Monday, May 04, 2009

It was our experts that failed us… and they still do.

That the markets did not work because there were intromissions in its workings, is not the same as a market failure, and that is a distinction that we must make so when we now find ourselves lost so that we do not lose us even more. We owe that foremost to the developing countries.

The Basel Committee the most important regulatory authorities of the by means of allowing for immensely smaller bank capital requirements, favored immensely anything that could display a triple-A sign issued by the credit rating agencies. And sure enough… the market responded as human markets normally respond by creating a huge number of AAA signs, many of them related to securities backed by lousily awarded subprime mortgages and which the investors, like a herd, followed over a precipice.

Unfortunately because most of the experts failed to realize it, or if they did they did not speak out against it, almost all notorious economic and financial experts are mostly ignoring the above in a global cover-up. More than a market failure what we had were the experts failing us.

Let me just give one example of what I mean. “The Commission of Experts on Reforms of the International Monetary System” of the President of the General Assembly of the United Nations, chaired by Professor Joseph Stiglitz and comprised of outstanding economist, policy makers, and practitioners from all over the world chosen, and I quote the Note by the President of the General Assembly, “based on their comprehensive understanding of the complex and interrelated issues raised by the workings of the financial system”, they write the following in paragraph 41 of their report dated March 19 2009.

1. “The collapse in confidence in the financial sector is widely recognized as central in the economic crisis; restoration of confidence will be central in the recovery. But it will be hard to restore confidence without changing the incentives and constraints facing the financial crisis”

Of course restoration of confidence is central for economic recovery but for the recovery of confidence a full understanding of what happened is a must. That a Bernard Madoff can cheat does not affect confidence in the markets because the markets are much aware that cheaters have always been around and are in fact themselves a part of the market.

But, if the credit rating agencies who were so recently officially bestowed with so much power in the surveillance of risks, and therefore must be the best, sort of the “Appointed Surveyors to the Majesty” managed to fail so miserably, then that is of course a tremendous blow to confidence. That loss of confidence can only be cured by fully acknowledging that the mistake was in the creation of an oligopoly in risk surveyance .and that this oligopoly will now be eliminated… not strengthened.

2. “It is imperative that the regulatory reforms be real and substantive, and go beyond the financial sector to address underlying problems in corporate governance and competition policy, and in tax structures, giving preferential treatment to capital gains, that may provide incentives for excessive leverage.

The above says that not taxing the profits is at fault and so that presumably we now must tax profits? Silly, the problem is not that the profits had tax incentives but that the profits proved to not be profits at all. The “incentives for excessive leverage” those were provided by the regulators and thank God… the authorized financial leverage was never even reached by any bank before the crisis. This of course does not preclude that there might be other valid reasons to tax profits but that is a quite different matter.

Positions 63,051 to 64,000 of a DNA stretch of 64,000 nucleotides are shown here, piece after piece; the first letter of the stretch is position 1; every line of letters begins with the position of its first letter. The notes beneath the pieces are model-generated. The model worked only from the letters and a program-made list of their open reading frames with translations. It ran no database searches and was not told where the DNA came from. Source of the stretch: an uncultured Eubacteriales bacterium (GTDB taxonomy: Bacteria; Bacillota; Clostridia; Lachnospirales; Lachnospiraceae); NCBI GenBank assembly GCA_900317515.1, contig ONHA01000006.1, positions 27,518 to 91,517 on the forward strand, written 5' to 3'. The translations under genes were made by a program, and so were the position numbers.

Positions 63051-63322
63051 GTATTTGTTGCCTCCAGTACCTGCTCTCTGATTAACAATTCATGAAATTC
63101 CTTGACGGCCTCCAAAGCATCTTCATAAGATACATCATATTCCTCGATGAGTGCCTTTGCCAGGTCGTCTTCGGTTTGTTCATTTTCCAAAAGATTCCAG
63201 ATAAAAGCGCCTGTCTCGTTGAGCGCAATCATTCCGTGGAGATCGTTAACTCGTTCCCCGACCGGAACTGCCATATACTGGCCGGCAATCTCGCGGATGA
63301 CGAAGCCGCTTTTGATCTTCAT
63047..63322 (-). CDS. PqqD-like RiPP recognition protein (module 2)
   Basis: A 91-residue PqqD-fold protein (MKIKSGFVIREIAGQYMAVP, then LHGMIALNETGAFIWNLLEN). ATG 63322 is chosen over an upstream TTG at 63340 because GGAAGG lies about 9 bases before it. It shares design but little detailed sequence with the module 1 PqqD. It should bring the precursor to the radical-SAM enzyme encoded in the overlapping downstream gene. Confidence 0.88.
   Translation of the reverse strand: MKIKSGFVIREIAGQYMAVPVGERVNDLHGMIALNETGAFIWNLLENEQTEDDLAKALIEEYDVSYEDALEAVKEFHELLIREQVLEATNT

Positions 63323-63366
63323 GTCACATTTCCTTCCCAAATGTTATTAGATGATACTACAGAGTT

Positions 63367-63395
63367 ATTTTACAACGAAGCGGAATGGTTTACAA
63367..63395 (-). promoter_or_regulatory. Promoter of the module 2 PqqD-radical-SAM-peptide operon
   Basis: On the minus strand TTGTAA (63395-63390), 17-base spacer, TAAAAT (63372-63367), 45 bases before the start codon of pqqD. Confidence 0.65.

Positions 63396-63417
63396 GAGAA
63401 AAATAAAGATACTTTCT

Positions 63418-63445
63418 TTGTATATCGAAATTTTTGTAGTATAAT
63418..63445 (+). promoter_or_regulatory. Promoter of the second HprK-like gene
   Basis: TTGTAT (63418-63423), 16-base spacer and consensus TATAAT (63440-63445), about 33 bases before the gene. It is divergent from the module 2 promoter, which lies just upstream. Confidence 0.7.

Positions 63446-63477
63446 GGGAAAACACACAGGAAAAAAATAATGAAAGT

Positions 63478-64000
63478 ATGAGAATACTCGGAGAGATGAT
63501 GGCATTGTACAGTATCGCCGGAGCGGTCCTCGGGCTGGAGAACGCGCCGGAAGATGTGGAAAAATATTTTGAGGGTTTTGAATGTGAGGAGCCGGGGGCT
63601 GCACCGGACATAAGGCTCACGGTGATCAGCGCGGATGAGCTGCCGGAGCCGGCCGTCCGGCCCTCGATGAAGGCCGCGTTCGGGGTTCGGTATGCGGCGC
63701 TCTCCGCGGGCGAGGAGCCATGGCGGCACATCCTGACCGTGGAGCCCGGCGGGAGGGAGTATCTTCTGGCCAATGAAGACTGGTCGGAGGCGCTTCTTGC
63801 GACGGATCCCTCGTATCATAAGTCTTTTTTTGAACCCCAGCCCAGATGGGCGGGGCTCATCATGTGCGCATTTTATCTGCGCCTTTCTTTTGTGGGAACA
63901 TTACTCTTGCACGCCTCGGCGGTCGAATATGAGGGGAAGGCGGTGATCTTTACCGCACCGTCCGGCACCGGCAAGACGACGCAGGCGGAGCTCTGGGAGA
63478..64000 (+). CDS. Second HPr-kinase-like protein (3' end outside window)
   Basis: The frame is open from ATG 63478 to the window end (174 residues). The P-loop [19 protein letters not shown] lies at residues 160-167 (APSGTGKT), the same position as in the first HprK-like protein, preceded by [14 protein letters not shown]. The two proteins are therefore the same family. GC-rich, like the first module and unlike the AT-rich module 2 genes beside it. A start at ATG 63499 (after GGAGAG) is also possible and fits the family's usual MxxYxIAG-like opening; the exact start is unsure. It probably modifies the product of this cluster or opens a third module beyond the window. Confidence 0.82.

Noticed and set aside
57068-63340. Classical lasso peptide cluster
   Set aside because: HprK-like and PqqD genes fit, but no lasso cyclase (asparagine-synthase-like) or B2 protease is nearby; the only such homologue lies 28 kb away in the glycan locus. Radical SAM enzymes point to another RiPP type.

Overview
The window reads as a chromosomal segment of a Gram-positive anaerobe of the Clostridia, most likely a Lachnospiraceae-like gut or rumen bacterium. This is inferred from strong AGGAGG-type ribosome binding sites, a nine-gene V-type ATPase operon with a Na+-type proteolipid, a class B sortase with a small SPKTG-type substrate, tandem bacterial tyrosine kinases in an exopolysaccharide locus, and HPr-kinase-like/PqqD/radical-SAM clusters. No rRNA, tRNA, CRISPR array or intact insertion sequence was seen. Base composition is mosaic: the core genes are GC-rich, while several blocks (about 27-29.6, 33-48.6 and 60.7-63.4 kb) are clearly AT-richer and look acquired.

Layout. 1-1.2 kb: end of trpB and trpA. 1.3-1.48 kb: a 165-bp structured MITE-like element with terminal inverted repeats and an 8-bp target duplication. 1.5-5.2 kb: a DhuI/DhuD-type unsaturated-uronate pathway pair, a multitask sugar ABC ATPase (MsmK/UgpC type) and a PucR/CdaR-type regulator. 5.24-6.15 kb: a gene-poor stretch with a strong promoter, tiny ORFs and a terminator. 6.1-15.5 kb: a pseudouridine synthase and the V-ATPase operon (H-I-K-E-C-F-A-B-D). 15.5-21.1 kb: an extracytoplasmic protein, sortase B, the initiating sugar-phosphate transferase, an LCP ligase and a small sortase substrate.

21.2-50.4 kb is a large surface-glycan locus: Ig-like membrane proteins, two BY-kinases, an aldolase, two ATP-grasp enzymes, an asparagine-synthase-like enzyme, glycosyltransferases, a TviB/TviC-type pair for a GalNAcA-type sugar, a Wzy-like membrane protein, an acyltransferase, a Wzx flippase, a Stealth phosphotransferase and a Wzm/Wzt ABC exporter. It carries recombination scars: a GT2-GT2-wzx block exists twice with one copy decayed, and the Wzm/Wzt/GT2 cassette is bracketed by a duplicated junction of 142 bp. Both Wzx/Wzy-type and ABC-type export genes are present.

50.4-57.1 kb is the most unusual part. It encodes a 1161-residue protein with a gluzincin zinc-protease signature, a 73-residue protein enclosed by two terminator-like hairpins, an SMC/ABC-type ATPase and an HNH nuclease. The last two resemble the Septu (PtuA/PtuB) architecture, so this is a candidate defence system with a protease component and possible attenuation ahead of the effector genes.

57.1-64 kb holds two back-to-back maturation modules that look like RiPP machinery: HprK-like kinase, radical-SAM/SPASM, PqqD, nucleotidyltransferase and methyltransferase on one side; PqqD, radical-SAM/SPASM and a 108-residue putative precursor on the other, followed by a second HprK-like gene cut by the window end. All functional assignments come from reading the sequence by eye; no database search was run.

3. “Even if there had been full disclosure of derivative positions, their complexity was so great as to make an evaluation of the balance sheet position of the financial institutions extraordinarily difficult”.

First the crisis was not caused by “derivative positions” and second, the “complexity” argument is irrelevant because the instruments that were so complex that they were not even understood by those who generated them, would never even have reached the balance sheet of a bank, or an investor, had they not been granted the triple-A rating which substituted for the understanding, unfortunately in a much imperfect way. There is of course a need for a better management of the exposures though central clearing houses but that is a quite different matter.

Does this all mean that I do not believe that Stiglitz and his fellow experts cannot help us? Of course not and I do agree with many of the recommendations in the report. But, in order for these and other experts to really be of help they better step down from where they think they belong and start to discuss as the faulty humans we all are.

The commission says “As the world focuses on the exigencies of the moment the long standing commitments to the achievements of the Millennium Development Goals and protecting the world against the threat of climate change must remain the overarching priorities; indeed, appropriately designed global reform should provide an opportunity to accelerate progress toward meeting these goals.”

I could not agree more… but that has to start with a debate that is much more profound than a Lilliput-Blefuscu or a short-long skirt-length type of debate and to which the commission seems to be headed, when it allows itself to (somewhat gloatingly) say that “the current crisis has exposed deficiencies in the policies of some national authorities and international institutions based on previously fashionable doctrines.”


A member from the civil society who having seen trillions going down the drain of badly awarded mortgages instead of perhaps helping to avert or to adapt to climate change, does not really feel like being too civil for the time being.